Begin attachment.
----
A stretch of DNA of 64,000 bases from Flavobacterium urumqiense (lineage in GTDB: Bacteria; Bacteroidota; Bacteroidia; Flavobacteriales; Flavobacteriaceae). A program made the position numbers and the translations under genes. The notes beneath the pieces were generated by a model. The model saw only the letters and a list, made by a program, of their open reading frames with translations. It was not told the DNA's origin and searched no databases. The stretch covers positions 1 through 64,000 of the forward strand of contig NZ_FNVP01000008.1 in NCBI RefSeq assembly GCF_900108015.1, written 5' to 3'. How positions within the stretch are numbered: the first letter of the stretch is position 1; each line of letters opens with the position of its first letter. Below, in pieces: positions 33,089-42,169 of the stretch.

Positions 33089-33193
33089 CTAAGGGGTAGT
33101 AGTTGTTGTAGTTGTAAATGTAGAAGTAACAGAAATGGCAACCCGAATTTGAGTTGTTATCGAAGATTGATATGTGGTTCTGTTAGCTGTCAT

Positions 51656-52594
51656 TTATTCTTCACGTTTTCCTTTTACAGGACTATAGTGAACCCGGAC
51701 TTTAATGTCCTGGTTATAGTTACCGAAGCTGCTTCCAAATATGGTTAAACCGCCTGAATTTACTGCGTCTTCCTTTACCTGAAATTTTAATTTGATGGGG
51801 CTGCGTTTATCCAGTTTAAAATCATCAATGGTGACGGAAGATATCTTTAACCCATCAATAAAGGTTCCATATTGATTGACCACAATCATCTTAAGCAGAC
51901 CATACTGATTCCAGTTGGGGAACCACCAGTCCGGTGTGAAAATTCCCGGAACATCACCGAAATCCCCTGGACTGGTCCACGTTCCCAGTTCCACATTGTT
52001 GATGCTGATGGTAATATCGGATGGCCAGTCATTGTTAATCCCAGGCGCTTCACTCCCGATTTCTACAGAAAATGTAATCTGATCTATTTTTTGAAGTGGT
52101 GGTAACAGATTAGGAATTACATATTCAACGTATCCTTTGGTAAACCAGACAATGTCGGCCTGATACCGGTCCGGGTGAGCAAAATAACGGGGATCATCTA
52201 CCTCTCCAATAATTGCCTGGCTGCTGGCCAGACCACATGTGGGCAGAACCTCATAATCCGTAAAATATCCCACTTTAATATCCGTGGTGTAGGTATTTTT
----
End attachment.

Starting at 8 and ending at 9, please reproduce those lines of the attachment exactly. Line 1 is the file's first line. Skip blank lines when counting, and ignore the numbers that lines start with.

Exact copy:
51801 CTGCGTTTATCCAGTTTAAAATCATCAATGGTGACGGAAGATATCTTTAACCCATCAATAAAGGTTCCATATTGATTGACCACAATCATCTTAAGCAGAC
51901 CATACTGATTCCAGTTGGGGAACCACCAGTCCGGTGTGAAAATTCCCGGAACATCACCGAAATCCCCTGGACTGGTCCACGTTCCCAGTTCCACATTGTT